The Bush-43 Administration

The Torture Report’s Long, Winding Road

President George W. Bush and Vice President Dick Cheney receive an Oval Office briefing from CIA Director George Tenet. Also present is Chief of Staff Andy Card (on right). (White House photo)

Any encouragement that torture opponents may take from an initial step toward releasing part of a long Senate report on CIA abuses during the Bush-43 years is tempered by the fact that the declassification process may be glacially slow and still leave much hidden, writes Nat Parry.

Giving the Super-Rich More Clout

John Roberts at the Sept. 5, 2005, announcement at which President George W. Bush nominated Roberts to be Chief Justice of the U.S. Supreme Court. (White House photo by Paul Morse)

The U.S. Supreme Court’s 5-4 decision to remove limits on how much a person can donate each election cycle represents another giant step toward giving the 1 percent out-sized control of the U.S. political process, as Public Citizen President Robert Weissman told Dennis J Bernstein.

Misguided Honor for Condi Rice

Ex-Secretary of State Condoleezza Rice

U.S. officials lecture others about respecting international law and punishing human rights crimes, but those principles are ignored when the violators are U.S. officials. Offenders like ex-Secretary of State Condoleezza Rice even get honors, as Coleen Rowley and Todd E. Pierce note.

‘We’re All Cheneyites Now’

Vice President Dick Cheney.

In late 2008, when President Obama opted more for “continuity” than “change” — and ceded control over much of his foreign policy to hawkish “rivals” — he locked in many of Dick Cheney’s neocon theories that trampled constitutional principles, as retired JAG Major Todd E. Pierce explains.

A Poison Pill for Iran Nuke Talks

Yukiya Amano, a Japanese diplomat and director-general of the International Atomic Energy Agency.

Israel and its hardline U.S. backers have tried to manipulate the UN’s IAEA to ensure failure of negotiations aimed at constraining but not eliminating Iran’s nuclear program. The new ploy is to sink the talks with a demand for an Iranian “confession,” as Gareth Porter wrote for Inter Press Service.

Will ‘Too-Big-to-Fail’ Banks Fail Again?

Timothy Geithner (left), then Treasury Secretary, meeting with President Barack Obama in the Oval Office. (White House photo)

Despite Wall Street’s booming recovery, Main Street continues to struggle with high unemployment and low wages, making another bust more likely. And, the “too-big-to-fail” banks may be more vulnerable than they appear, writes Danny Schechter.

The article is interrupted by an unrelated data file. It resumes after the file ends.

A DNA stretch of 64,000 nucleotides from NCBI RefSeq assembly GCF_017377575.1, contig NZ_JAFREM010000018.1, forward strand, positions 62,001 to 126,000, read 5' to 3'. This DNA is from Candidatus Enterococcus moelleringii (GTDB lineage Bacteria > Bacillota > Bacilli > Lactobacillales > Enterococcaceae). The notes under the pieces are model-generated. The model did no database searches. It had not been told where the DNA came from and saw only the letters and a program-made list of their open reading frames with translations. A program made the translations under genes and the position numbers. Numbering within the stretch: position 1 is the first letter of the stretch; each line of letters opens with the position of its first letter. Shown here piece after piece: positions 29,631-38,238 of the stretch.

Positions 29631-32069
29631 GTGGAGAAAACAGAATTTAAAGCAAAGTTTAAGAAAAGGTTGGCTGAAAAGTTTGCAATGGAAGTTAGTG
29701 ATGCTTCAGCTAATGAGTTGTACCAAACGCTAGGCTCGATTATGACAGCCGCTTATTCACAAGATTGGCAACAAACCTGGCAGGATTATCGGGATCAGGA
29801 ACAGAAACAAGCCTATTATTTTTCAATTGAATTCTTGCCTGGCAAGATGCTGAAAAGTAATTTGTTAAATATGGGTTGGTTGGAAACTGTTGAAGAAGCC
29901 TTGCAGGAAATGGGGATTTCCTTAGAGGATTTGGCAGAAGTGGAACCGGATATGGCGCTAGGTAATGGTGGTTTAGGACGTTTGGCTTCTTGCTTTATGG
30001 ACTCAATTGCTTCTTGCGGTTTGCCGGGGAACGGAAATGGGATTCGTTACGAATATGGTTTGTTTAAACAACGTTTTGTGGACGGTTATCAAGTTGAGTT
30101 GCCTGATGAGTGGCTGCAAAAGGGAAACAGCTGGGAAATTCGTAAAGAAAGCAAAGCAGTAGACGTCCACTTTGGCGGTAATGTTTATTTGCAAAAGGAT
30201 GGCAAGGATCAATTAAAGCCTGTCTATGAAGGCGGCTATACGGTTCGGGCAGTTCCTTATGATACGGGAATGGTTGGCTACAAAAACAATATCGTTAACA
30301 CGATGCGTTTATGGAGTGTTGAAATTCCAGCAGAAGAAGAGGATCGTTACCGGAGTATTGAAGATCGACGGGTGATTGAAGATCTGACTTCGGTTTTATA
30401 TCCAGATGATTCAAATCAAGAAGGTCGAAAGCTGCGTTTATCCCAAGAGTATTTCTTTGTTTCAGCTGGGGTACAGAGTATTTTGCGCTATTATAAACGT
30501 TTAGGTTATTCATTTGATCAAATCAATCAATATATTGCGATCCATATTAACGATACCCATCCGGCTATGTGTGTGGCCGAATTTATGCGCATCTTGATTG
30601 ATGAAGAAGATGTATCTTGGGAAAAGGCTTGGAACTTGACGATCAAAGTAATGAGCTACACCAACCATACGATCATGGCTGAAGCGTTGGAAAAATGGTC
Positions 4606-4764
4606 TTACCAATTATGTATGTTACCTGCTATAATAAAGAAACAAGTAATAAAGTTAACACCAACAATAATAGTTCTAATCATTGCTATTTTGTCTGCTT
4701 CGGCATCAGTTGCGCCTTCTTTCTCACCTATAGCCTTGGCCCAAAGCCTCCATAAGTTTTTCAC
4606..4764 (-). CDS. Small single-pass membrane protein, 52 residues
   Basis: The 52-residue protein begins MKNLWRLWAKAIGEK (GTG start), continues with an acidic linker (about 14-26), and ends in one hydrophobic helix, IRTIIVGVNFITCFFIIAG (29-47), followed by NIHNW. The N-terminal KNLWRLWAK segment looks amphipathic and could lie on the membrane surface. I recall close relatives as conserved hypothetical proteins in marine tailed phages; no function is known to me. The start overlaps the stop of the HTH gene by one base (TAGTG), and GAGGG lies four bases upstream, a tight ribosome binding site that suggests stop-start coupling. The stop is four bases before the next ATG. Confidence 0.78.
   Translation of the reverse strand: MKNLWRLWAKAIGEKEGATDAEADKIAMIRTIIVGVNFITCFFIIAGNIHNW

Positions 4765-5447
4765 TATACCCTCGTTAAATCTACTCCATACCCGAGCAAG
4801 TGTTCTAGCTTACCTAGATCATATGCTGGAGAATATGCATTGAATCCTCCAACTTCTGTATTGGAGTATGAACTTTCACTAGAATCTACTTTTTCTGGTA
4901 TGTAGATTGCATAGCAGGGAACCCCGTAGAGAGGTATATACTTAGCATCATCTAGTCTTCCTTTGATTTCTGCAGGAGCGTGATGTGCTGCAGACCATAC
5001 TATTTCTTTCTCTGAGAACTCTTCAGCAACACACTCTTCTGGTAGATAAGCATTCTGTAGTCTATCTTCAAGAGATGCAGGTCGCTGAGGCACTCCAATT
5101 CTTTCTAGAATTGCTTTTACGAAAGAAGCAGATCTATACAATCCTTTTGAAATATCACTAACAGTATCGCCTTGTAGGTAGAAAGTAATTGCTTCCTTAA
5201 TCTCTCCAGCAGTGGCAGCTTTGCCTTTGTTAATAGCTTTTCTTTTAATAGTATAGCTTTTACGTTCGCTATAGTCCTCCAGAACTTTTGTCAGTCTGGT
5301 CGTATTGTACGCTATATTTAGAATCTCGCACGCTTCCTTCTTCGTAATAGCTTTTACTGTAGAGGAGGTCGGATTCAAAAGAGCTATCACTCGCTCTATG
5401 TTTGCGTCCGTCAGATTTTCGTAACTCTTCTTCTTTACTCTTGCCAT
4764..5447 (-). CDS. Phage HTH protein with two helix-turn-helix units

The Pampered, Delusional Rich

Mr. Moneybags from the "Monopoly" game

America’s rich, who are consolidating more and more of the nation’s wealth in their own hands and giving less and less back, see themselves as “victims” of class envy, and some billionaires even liken their plight to the Holocaust, a stunning deviation from reality, notes Michael Winship.

Obama Ensnared in Bush’s Abuses

President Barack Obama and former President George W. Bush (with First Lady Michelle Obama and former First Lady Laura Bush) walk to a White House event on May 31, 2012. (Official White House Photo by Chuck Kennedy)

President Obama’s fateful decision – after winning the 2008 election to seek “continuity” rather than “change” and “to look forward, not backward” – has trapped him in a web of constitutional abuses that began in the Bush-43 presidency and extended into his own, as Coleen Rowley describes.

Debating Secrecy vs. a Free Press

New York Times national security reporter James Risen, author of the new book, Pay Any Price.

The U.S. government’s campaign against “leakers” has pushed together some odd media bedfellows, with representatives of the mainstream news media joining with more active players who help disseminate government secrets in a conference on the dangers now facing a free press, as Danny Schechter observed.

The War Activists

Neoconservative pundit William Kristol. (Photo credit: Gage Skidmore)

Having evaded accountability for the Iraq War and other bloody disasters, star neocons – William Kristol and Robert Kagan – have refashioned their pro-war arguments, dressing them up in humanitarian garb, with glamorous accessories of national greatness, as David Swanson explains.